Early on in Musicophilia, there’s a tale about a patient who develops a sudden, glorious attachment to music after being struck by lightning.
Though the phenomenon is a mystery, the subject decides that the pathology of his conversion doesn’t really matter—only the result.
Sacks might have taken a hint. These sketches of music-related mental dysfunctions and aberrations have significant medical value. What a non-clinical reader gains, however, is not so certain.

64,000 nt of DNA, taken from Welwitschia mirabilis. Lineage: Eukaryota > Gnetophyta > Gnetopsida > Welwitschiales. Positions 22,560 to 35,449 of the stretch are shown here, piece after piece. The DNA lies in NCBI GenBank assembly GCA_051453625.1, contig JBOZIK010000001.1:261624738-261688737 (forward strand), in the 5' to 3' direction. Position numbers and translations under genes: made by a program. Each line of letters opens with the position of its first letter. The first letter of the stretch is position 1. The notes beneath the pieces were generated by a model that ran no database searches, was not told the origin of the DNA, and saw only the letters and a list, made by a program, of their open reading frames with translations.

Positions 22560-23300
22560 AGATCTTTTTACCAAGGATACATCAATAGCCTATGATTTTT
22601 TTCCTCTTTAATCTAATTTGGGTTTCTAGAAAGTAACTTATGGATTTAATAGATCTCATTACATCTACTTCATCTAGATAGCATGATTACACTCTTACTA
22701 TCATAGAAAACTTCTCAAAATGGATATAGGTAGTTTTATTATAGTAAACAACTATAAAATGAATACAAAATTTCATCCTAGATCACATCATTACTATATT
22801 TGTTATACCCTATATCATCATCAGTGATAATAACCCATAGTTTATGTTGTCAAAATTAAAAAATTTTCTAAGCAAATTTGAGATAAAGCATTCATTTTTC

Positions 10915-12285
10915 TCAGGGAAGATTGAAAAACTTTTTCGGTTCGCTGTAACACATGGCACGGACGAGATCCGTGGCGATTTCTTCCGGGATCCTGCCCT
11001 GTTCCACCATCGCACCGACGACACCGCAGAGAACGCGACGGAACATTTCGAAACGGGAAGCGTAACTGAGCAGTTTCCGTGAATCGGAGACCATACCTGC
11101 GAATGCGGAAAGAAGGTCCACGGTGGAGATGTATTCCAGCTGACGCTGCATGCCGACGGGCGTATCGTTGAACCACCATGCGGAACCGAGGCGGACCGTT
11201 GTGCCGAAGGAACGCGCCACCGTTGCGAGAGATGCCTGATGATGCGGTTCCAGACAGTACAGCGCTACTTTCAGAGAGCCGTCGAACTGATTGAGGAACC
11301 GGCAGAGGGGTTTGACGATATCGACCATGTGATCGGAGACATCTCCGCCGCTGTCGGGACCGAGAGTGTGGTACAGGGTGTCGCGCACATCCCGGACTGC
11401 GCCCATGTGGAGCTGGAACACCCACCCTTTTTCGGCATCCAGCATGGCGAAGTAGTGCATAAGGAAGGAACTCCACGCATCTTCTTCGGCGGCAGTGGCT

Sacks is a star of the non?ction shelves for earlier works like Awakenings. Here his composition too often goes sketchy and meanders, as if the author himself doesn’t know what to make of these curiosities. Also, the good doctor’s infatuation with classical music means scant notice of jazz, blues, country or rock ’n’ roll, all genres with their own special aberrations.